An I Remember for Mark Baumer

Amish Trivedi



My friend Mark Baumer died a year ago walking alongside the road in Florida. It’s been a horrendous year in a lot of ways and the only thing I could think to do was a bit of an exercise piece that we did in Gale Nelson’s class at Brown. It’s called an “I Remember” and there are certain rules: 1) You pick one topic for the whole thing (in this case Mark) 2) You begin each paragraph/item with “I remember” 3) You limit each paragraph/item to four sentences (I break this on the last one). It’s just a way to think about someone that meant a lot to me and that will continue meaning a lot to me and to others. Much love to Jim and Mary Tarazewich Baumer.

Donate to the Mark Baumer Sustainability Fund


I remember that Mark was the first person to reach out to me via email after we’d gotten into Brown. He found me through Seth Abramson’s blog and decided to email me after looking me up. He didn’t have any questions, he just wanted to introduce himself and say he was looking forward to meeting me. He seemed polite, if a little strange.

I remember meeting him at Brown’s orientation, along with most of my new classmates. All the writer’s gravitated towards one another, some kind of force which pulled us to the same place, it feels like now. It was steamy out in early September. Mark wore a white t-shirt, I think, and this was a perfect example of his lack of pretention. We all sat at a table getting to know one another and I asked some annoying demographic questions.

I remember finding out about and meeting up with everyone at the Graduate Center Bar, including some of the second years in the MFA program. Drinks were supposedly cheaper there. Mark asked if I wanted to play darts, which I had never done before. One of my darts landed sideways and he took a photograph of it on his phone and posted it on his blog, saying he felt bad beating someone at darts in front of my wife.

I remember Gale Nelson’s pedagogy class where Mark read something he wrote into a mirror on the day he was leading mock workshop. I have spent the last eight and a half years confused by and in awe of Mark’s natural otherness. Whatever planet he came from must have been a strange one. I still have a hard time believing he never drank or did any drugs at all.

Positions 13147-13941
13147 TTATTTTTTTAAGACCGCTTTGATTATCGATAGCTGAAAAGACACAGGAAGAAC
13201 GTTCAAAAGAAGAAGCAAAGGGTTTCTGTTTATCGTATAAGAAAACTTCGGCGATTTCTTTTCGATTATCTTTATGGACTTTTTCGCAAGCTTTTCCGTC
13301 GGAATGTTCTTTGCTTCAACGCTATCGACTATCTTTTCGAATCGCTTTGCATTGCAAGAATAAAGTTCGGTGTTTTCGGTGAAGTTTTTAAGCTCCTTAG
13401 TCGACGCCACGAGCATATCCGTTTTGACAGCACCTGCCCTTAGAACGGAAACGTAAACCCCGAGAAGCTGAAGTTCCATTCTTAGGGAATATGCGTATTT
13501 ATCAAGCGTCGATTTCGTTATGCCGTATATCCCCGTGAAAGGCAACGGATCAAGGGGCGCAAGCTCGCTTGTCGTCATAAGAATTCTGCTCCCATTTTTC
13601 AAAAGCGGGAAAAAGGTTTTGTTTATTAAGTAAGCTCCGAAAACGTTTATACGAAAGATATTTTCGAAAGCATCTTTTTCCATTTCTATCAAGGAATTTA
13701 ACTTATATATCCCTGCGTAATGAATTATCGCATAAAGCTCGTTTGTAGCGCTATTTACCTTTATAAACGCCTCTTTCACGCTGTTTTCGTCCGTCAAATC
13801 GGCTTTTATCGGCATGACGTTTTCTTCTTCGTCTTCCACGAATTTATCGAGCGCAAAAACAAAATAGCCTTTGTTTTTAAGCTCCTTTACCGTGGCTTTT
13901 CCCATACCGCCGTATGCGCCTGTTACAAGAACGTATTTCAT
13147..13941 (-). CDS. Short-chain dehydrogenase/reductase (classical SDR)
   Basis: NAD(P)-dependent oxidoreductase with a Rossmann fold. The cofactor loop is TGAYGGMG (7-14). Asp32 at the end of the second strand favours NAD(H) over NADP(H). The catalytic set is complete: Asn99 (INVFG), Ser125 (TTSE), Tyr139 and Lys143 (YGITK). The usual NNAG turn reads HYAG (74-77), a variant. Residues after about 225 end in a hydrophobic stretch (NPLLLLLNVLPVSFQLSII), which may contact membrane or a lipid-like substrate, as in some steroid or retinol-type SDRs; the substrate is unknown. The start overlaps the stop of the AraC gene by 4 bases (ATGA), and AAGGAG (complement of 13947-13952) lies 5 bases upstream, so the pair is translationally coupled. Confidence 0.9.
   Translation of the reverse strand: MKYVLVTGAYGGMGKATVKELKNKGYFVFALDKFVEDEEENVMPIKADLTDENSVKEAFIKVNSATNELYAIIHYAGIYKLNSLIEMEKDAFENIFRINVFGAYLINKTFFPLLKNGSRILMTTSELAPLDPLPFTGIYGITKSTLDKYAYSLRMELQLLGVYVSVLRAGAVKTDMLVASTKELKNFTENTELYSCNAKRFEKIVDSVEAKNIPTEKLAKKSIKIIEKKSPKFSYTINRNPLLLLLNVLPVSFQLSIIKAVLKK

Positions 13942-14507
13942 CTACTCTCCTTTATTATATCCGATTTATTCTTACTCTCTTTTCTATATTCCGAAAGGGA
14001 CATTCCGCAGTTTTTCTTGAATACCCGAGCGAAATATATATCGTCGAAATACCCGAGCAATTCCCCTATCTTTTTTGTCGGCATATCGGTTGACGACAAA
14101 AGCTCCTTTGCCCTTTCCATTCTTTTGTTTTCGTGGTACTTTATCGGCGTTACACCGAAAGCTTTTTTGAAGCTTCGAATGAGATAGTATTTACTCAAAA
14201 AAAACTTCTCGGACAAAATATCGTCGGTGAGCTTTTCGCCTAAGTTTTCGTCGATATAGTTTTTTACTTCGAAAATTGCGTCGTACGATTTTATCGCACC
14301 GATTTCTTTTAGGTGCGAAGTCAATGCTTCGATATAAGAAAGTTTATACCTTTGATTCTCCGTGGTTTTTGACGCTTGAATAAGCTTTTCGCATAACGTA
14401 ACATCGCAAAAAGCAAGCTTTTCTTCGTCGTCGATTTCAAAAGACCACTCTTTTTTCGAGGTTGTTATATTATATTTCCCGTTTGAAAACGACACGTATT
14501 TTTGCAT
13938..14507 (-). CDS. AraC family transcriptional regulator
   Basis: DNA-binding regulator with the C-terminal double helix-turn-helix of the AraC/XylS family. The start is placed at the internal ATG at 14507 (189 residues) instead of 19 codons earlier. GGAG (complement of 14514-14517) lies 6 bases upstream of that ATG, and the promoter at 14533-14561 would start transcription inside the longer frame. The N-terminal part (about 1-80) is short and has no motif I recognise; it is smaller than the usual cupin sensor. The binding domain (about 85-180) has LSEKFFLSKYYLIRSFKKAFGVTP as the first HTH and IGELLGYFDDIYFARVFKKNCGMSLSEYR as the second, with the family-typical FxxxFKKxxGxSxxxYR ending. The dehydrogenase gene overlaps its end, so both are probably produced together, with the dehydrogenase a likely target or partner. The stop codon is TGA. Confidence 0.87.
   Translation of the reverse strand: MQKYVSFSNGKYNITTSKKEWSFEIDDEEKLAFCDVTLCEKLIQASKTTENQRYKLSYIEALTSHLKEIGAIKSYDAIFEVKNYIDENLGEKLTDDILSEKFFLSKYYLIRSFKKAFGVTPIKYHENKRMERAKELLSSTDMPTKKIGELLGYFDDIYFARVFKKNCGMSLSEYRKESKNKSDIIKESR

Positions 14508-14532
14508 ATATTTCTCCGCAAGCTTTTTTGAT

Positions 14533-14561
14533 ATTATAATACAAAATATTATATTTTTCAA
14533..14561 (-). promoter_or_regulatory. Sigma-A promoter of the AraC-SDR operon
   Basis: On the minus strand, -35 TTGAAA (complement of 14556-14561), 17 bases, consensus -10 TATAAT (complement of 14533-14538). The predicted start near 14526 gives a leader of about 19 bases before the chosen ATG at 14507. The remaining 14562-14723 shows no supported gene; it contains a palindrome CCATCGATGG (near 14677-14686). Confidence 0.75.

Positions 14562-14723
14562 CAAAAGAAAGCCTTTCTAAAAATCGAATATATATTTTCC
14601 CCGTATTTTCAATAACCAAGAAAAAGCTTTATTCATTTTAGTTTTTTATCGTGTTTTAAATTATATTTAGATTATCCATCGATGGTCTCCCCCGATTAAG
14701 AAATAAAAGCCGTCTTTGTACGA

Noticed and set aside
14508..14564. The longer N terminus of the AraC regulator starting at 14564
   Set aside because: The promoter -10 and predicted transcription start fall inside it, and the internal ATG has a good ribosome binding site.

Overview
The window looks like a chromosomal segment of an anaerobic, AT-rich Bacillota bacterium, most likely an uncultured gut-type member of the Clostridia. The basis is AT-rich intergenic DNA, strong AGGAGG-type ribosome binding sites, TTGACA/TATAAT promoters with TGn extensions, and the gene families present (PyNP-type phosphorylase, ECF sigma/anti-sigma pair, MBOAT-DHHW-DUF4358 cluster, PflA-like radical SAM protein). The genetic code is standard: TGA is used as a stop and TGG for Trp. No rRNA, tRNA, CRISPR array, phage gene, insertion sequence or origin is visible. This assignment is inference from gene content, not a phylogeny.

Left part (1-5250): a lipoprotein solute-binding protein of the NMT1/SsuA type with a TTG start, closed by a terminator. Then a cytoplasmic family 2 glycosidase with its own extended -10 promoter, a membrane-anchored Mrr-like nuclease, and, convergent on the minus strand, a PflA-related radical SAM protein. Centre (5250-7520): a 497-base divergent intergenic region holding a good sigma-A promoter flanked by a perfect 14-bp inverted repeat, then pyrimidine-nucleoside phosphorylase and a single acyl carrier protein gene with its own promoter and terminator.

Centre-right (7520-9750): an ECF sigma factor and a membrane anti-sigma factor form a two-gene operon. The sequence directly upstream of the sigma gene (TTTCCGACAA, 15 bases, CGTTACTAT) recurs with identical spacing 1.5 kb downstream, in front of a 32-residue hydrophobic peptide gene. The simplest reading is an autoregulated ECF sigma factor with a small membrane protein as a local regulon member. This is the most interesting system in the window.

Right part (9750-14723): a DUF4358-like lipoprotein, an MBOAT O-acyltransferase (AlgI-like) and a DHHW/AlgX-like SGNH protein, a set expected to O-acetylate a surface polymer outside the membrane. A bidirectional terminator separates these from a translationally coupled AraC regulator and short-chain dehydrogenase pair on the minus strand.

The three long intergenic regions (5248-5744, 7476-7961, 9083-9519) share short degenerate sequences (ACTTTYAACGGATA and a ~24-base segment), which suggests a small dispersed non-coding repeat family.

I remember well Mark asking to borrow a pen while in Gale’s class. I was slightly annoyed when he chewed on it until he told me it “looked pretty tasty.” He brought me back an entire box of Pentel pens from Maine. I used only that style until I switched to fountain pens, calling them “my Mark pens.”

I remember Mark was the first person from the program that we invited over. It was for the Georgia-Florida football game and Margaret and Jerel came too. We lost and he apologized on the way out the door, thinking he was bad luck. Jenn made pumpkin M&M cookies with just blue and orange M&Ms so we could “ritually consume the enemy.”

I remember a couple of long walks across Providence with Mark my second year since neither of us had a car. He was running everywhere at the time but I’m not a runner so I insisted we walk, which he did, of course. I think he was living out behind the KFC on the west side of town at the time in the back of someone’s house in a strange suite. I think he had a four-poster bed.

I remember when he ate nothing but pizza for a while. He invited folks over regularly for pizza, which he got quite good at making. Mark’s little obsessions were always intriguing and never seemed particularly odd at all for him. I thought he used too much cornmeal but then he only added more just to spite me.

I remember I was under-employed and we were living in Mystic, CT with Jenn’s aunt and uncle and I got a message from Mark at 3 fucking a.m. that the New Yorker’s blog had used my photo of Keith Waldrop in an article by Ben Lerner. Mark helped me navigate dealing with Wikipedia’s copyright folks. Mark was really annoyed that they hadn’t given me credit but I told him I just uploaded it to there because I’m not a photographer. “But you could be a photographer,” he said.

I remember a few meals at Nice Slice when we were living over on Prospect Street and I was working at Roger Williams. Mark lived right around the corner at the time but I barely saw him. I was driving a lot and he was busy being Mark. We walked around College Hill after we ate and talked about how bad soda was for us. He had a job at the library and he wasn’t sure what he was supposed to be doing.

I vaguely remember when he got the library job. He was hired to do some kind of coding but there was some kind of delay. I’m not sure if he ever got to doing real work, though knowing him, he was probably doing all kinds of work the whole time. I recall he said he was in a basement space somewhere, cut off from the world of the library.

I remember a walk across Providence with Mark and Andrew and Darren and Mark finding a basketball goal and lifting it over his head. He had on a grey Penguin winter hat that I would later find in my office mailbox. When I tried to tell him it was his and not mine, he said it only looked like his, but I’m pretty sure he was the one who put it in my box to begin with. Still wearing that hat. I never thought to wash it, I think, even though Jenn told me too.

I remember when Mark decided he was going to use our summer funding (which was about half our normal first year pay) and walk across America. We talked about the route and he was sure that taking US 80 from Savannah was the better route since he wanted to go to L.A. I told him it would be hot and he said it would all be hot, even if he walked a northern route. He started prepping for the walk by dressing like he was planning to dress for it.